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Avery returns to lead Rangers over Flyers

Sean Avery of the New York Rangers

Sean Avery of the New York Rangers celebrates scoring his second goal against the Philadelphia Flyers at Madison Square Garden. (March 14, 2010) Credit: Getty Images

Erik Christensen had a feeling that Sean Avery would rebound after his one-game benching in Atlanta.

"Aves is a pretty confident person, you could see that throughout his career," Christensen said. And when he saw No. 16 on the lineup board in the locker room at Madison Square Garden before yesterday's game, "I thought to myself, 'We're gonna see something pretty good from him tonight, at least a lot of energy, that you'd notice him in some way.' ''

Avery, criticized by coach John Tortorella for not being "engaged" in all aspects of the game, kept his cool by avoiding fights against Scott Hartnell and Dan Carcillo. He scored twice and played well enough in the Rangers' 3-1 win to have Tortorella send him out late in the third period in search of his first career hat trick.

"I wish he scored the third goal," said Tortorella, who downplayed his discussions with Avery. "I don't know if that [the talks] worked. I think you guys get a little crazy about all that stuff, as far as the motivation. He deserves credit in things he does. If he concentrates and engages in all aspects, he's a pretty good player. The thing I liked about his game, he let his play do the talking tonight. Sean needs to realize he's a really good player and let his play do the talking."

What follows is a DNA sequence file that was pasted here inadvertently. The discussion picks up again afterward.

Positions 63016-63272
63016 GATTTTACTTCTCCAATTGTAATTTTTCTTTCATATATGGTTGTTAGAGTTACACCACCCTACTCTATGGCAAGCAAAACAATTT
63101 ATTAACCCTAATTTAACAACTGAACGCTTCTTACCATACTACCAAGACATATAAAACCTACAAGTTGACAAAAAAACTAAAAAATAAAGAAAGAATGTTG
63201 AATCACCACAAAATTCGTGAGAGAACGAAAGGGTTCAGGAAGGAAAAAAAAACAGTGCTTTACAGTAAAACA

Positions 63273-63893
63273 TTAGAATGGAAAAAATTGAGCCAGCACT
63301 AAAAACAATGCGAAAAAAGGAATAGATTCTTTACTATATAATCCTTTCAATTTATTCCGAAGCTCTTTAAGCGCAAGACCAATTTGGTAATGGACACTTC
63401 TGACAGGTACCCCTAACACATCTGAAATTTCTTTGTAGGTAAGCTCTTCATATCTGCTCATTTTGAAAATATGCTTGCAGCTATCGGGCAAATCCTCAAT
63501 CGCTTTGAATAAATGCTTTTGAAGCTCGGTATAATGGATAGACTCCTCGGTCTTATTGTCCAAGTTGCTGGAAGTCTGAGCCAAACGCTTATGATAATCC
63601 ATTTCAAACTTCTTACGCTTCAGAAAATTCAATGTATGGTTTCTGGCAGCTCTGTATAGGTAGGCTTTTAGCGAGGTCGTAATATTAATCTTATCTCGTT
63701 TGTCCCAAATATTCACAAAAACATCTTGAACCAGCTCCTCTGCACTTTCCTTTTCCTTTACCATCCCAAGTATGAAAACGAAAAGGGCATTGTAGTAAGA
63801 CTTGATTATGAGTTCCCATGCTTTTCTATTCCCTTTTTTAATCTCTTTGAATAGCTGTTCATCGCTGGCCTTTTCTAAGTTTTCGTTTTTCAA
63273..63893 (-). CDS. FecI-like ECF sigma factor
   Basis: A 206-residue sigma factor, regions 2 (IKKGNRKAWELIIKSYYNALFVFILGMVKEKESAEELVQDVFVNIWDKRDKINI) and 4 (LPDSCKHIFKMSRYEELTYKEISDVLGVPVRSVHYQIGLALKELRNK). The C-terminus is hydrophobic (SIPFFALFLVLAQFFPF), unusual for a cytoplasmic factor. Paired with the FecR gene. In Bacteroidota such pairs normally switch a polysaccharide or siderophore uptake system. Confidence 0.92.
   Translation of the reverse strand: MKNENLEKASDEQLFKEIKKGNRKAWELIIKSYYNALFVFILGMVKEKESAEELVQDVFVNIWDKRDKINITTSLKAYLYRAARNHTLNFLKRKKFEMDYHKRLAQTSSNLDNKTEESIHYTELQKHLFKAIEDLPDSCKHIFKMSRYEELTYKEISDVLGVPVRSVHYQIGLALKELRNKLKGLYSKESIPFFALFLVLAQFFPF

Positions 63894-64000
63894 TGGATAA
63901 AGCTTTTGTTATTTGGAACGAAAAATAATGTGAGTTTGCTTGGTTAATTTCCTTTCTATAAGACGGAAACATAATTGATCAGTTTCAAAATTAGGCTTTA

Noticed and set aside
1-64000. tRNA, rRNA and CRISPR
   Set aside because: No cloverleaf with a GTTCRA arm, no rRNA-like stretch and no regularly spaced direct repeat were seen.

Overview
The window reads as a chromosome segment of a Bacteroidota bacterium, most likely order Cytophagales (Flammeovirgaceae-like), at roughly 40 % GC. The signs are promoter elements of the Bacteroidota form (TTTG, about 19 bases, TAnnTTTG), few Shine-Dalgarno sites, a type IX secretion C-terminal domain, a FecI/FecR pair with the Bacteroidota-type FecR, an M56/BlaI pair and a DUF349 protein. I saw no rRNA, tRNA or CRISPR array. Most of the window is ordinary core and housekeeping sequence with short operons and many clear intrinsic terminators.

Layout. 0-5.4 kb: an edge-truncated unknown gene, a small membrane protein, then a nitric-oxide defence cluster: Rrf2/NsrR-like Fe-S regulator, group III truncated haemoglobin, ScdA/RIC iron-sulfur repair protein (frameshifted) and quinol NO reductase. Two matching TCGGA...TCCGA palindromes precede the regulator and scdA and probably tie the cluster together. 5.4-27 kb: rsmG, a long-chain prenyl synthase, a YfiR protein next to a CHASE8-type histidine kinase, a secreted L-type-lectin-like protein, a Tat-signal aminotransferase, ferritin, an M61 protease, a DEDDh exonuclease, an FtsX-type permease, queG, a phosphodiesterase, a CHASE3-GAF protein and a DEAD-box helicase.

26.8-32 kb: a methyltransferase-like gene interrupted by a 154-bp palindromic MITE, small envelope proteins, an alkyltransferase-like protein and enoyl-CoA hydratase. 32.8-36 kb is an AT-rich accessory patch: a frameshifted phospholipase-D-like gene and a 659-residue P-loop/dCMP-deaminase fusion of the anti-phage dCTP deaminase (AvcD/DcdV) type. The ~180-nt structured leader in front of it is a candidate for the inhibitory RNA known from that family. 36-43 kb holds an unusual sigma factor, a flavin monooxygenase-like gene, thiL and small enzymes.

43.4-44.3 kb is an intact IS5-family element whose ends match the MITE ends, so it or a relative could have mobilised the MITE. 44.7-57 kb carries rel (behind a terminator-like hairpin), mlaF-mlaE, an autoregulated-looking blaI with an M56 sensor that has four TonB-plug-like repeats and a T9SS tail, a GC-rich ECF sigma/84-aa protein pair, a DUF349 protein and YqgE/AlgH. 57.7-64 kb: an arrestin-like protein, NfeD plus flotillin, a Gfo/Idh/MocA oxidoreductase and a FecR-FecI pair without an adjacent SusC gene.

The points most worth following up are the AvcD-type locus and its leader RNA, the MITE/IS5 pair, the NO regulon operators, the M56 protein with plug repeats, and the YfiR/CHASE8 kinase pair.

Avery, who scored twice against Toronto and Columbus earlier this season, didn't do any talking after the game either.

Henrik Lundqvist did.

"I think that's the way you answer," said Lundqvist, who made 17 saves as the Rangers (31-29-9) won their second straight and are within a point of the Bruins for the final playoff spot in the East with 13 games to play. "Great answer coming back from the scratch. A lot of energy, speed, shooting the puck well. I'm happy for him."

In truth, the entire club played with zest and savvy. "It was probably one of our better team games as far as discipline goes," Tortorella said. "We did a really good job in the neutral zone and got better as the game went on. We stood in there in the physical part of the game."

Daniel Briere opened the scoring for the Flyers on a power play at 4:13, generally a bad sign for the Rangers, who managed only four shots on Michael Leighton in the first period. But Avery shoveled in a rebound of a bouncing Wade Redden point shot at 1:53 of the second, and another much-maligned defenseman, Michal Rozsival, beat Leighton on a long, low shot from the blue line that banged off the post and in for his third goal of the season on a power play at 4:54.

"It's something I haven't done very much this year," said Rozsival, "but I was open and got a great pass [from Christensen, who had two assists]. The main thing was a great screen in front [by Chris Drury]."

Avery added his 10th of the season at 14:05 of the third when Leighton didn't get all of his shot from near the sideboards.

Then the Rangers locked the Flyers down for the duration, with the defensemen holding the red line. "We knew we had enough goals to win the game," said Dan Girardi, "but at the same time we were not sitting back too much; we stayed in their faces."


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